revenue increases are mainly due to sales tax revenues this year; $120k is expected. Assessed valuation is also up over $400k, mainly attributed to HMB Discovery Cove. Special franchise assessments have gone down which is attributable to the decrease in our equalization rate. For the Water fund, they are not recommending raising water rates which are at $3.54 per 100 cubic feet of water. The capital program, for infrastructure projects, includes $800k for projects this year. The Village will be getting $75 k from CBDG grants and $50k from multi-modal funds. The Village will need to issue $1.2 million in bond anticipation notes. Our auditors, Bennett Kielson, have expressed their opinion that the Village is in good financial condition. We have an A1 bond rating thanks to Treasurer Reardon. Copies of the budget are on the website and in the library. This is a bare bones budget. It is scheduled for
adoption by the Village Board on April 26.
Mayor Elliott congratulated Mr. Herbek and Mr. Reardon on the super job they did on putting this budget together. He stated the Trustees meet individually with the Department heads to go over their individual budgets, line by line. Residents can contact trustees as well as write in their comments on the budget. He opened the public hearing.
Robert Wintermeier, 43 Radnor Ave. He spent a lot of time going over the budget – he is deeply troubled. He seems to be the only resident who has a focus on what we pay in taxes. Our taxes have doubled in the last 12 years. The challenge is to bring it down to last years increase - about 6%. He is trying to do this based on his own business experience. We need to reduce it by 3% - $240k, at about $80k for each % point. Our seniors cannot support this increase and the school tax increase that is coming this year. The major expenses are retirement plans. He has no problem with the employee retirement plan or the health plan payments; does have a problem with the Police retirement plan because of overtime which he feels jacks up the cost. He is also concerned about the amount of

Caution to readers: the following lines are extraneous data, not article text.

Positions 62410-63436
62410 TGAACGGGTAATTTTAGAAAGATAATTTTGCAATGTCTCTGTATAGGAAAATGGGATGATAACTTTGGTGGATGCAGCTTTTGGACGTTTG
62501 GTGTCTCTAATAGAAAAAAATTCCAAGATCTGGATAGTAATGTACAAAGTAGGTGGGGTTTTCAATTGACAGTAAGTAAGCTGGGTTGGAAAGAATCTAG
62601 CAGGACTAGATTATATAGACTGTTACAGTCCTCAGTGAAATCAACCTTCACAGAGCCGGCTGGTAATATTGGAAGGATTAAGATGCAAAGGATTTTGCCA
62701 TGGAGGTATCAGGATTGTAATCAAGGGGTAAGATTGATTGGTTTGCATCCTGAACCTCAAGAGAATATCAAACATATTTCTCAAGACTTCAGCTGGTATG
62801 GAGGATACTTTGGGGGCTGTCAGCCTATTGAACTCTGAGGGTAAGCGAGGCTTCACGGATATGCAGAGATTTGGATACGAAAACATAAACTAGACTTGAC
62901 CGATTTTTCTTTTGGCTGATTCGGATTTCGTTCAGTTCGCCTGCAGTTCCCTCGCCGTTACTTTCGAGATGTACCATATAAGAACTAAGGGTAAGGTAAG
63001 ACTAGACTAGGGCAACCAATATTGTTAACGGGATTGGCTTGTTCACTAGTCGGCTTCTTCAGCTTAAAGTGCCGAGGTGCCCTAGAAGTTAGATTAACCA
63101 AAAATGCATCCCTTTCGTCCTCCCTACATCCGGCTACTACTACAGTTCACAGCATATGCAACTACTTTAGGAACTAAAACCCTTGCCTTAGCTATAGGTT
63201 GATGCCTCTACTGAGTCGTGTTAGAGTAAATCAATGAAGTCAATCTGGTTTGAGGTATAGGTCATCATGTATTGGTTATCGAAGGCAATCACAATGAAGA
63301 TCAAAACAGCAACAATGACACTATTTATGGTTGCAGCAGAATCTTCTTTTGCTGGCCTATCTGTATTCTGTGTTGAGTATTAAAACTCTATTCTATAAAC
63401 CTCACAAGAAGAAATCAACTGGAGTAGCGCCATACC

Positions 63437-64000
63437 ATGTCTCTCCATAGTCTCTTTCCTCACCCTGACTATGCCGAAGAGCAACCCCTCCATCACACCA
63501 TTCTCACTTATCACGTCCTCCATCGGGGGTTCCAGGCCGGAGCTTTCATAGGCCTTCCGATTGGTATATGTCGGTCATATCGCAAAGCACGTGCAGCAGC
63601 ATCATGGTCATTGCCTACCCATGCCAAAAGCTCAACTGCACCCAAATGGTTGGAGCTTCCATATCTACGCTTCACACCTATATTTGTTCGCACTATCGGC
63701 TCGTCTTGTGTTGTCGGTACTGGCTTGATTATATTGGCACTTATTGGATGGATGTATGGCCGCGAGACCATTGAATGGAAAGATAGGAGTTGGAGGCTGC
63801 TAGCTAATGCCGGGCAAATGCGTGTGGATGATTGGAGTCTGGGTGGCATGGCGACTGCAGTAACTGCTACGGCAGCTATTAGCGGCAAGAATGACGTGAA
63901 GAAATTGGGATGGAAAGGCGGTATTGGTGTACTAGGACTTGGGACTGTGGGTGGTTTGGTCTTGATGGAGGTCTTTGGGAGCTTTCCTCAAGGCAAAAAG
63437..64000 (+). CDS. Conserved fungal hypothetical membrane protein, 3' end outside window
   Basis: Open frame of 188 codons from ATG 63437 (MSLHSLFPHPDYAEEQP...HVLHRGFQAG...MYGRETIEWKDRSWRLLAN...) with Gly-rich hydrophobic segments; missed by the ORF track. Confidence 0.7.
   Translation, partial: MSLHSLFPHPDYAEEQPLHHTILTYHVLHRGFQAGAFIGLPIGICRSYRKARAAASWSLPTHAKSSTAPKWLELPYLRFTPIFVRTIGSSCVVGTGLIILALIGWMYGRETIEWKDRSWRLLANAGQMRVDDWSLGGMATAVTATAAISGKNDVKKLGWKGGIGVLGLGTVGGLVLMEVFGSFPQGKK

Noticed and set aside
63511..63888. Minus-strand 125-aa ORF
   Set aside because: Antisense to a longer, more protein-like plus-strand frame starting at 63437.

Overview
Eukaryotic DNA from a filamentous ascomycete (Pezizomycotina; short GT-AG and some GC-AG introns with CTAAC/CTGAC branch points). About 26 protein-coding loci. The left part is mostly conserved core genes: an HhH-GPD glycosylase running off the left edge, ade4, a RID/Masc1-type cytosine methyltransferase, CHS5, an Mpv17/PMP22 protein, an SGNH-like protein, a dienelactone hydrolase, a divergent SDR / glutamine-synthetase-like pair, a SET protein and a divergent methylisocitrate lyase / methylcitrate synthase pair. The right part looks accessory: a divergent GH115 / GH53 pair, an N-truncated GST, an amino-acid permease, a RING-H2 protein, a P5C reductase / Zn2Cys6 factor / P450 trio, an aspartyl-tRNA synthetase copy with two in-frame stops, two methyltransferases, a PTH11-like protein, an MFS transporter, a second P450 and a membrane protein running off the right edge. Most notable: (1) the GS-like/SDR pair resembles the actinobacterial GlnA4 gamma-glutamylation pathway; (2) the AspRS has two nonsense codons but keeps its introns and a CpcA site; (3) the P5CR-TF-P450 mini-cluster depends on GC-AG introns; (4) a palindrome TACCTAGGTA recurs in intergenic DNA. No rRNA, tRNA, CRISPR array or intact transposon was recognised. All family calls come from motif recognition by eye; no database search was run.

debt; have got to rein in the amount of money we are borrowing. Some of this is due to grants. He knows Manager Herbek thinks they are good but he disagrees on some of these things. He agrees Manager Herbek and Treasurer Reardon have done a good job. The 6% loan on the parking lot is something he is concerned about; he would like it to be renegotiated so as to reduce it – too high for this day and age. He wants a ‘share the pain’ program; need to freeze peoples salaries and executive compensation. Department heads should be held accountable for at least a 3% cut across the board in their department and they should look into a department. head bonus program based on how much they can reduce the year to year expenses.